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Canadian Olympians won’t just be wearing home their medals from Rio this year; the gold, silver and bronze medallion winners will be pocketing $20,000, $15,000 and $10,000 respectively – but not without a tax bill to match.
“Monetary awards that are given to Canadian athletes as a result of an Olympic achievement are taxable under the Income Tax Act, regardless of whether the athlete is an amateur or a professional,” Jelica Zdero, a spokesperson for the Canada Revenue Agency explains to Yahoo Canada Finance.
The CRA’s logic is that the cash award, offered by the COC’s Athlete Excellence Fund, is income. Simply put, prize money is taxable in Canada.
“The obvious exception is lottery winnings, yes, you’re economically enriched but there’s a specific rule that says you’re not taxed on that,” says Kim Moody, director of Canadian Tax Advisory at Moodys Gartner Tax Law LLP and a self-professed “tax geek” who follows legal quirks like this closely. “There is no specific exception for prize monies whether it’s an Olympic athlete or horse race winnings.”
Luckily, unlike they’re American peers – who received US$25,000, US$15,000 and US$10,000 for gold, silver and bronze respectively – Canadians don’t have to pay taxes on the value of the precious metal itself.
“The CRA has not previously considered whether the value of the medal is taxable, nor whether the receipt of such a medal is taxable,” says Zdero. “We are not aware of a provision in the Income Tax Act that addresses this question.”
Stateside, South Dakota Senator John Thune introduced a bill last year designed to “amend the Internal Revenue Code of 1986 to exclude from gross income any prizes or awards won in competition in the Olympic Games or the Paralympic Games” but it has yet to pass.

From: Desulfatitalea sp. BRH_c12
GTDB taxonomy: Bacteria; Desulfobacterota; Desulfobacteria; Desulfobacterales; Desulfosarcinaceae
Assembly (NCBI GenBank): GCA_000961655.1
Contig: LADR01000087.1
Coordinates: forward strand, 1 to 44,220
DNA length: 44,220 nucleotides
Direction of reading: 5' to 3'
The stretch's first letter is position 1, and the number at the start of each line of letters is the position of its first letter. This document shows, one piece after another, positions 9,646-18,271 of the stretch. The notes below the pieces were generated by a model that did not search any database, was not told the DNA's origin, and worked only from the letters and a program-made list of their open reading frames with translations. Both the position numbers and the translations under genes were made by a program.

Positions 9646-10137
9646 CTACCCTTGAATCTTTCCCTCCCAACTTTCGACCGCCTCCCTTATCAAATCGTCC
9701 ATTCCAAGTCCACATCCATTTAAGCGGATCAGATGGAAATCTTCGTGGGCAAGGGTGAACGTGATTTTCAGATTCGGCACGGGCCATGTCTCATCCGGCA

At the moment, U.S. Olympians will be taxed for their gold and silver medals worth US$564 and US$305 respectively according to the “podium value” estimated by Forbes.
While the tax structure is hotly debated south of the border, it has also stirred up discussion here in Canada, but Moody isn’t convinced it’s a priority for policymakers.
“In the whole scheme of things, it’s such a minor thing… the dollar amounts are small so do they want to except out such small amounts? Probably not,” he says. “But from a greater societal issue should they? Well that part is debatable.”
Moody admits that he can see both sides.
“The feel-good part of me says yeah, they should [be exempt], because they’re doing something of benefit for the country and it is such a small dollar amount,” he says. “But the tax geek in me says, well, I’m doing something of benefit for Canada as well, I don’t get the glory and attention but I am doing something so shouldn’t I have some of my profits exempt from tax as well?”
But Zdero says there is an option for amateur athletes to insulate themselves while they build towards their Olympian dreams: stash that income from endorsements, prizes, and public appearances in a trust.
She points out that an amateur athlete who is a member of a registered Canadian amateur athletic association yet still eligible to compete in an international sporting event sanctioned by an international sports federation as a Canadian national team member “may defer taxation if the income is paid into an amateur athlete trust.”
“The value of any funds or other property in an amateur athlete trust is included in the athlete’s income on distribution or, at the latest, eight years after the last year in which the athlete competed as a Canadian national team member,” says the CRA spokesperson. Funds or property left over in the trust after this period become taxable that year.
While the trust is helpful, the CRA has essential set a precedent – patriotism doesn’t just come from winning medals, it comes from paying taxes.
“That’s the whole theory right – you pay taxes in order to contribute for the benefit of the country,” says Moody.
And it’s apt to stay the status quo, that is, until we elect a former Olympian.
“Depending on who’s in office and what their political agenda is, something like this might ultimately get the attention of somebody and exempt out their earnings,” adds Moody. “My personal opinion is it would not be appropriate tax policy but it would be a feel-good story.”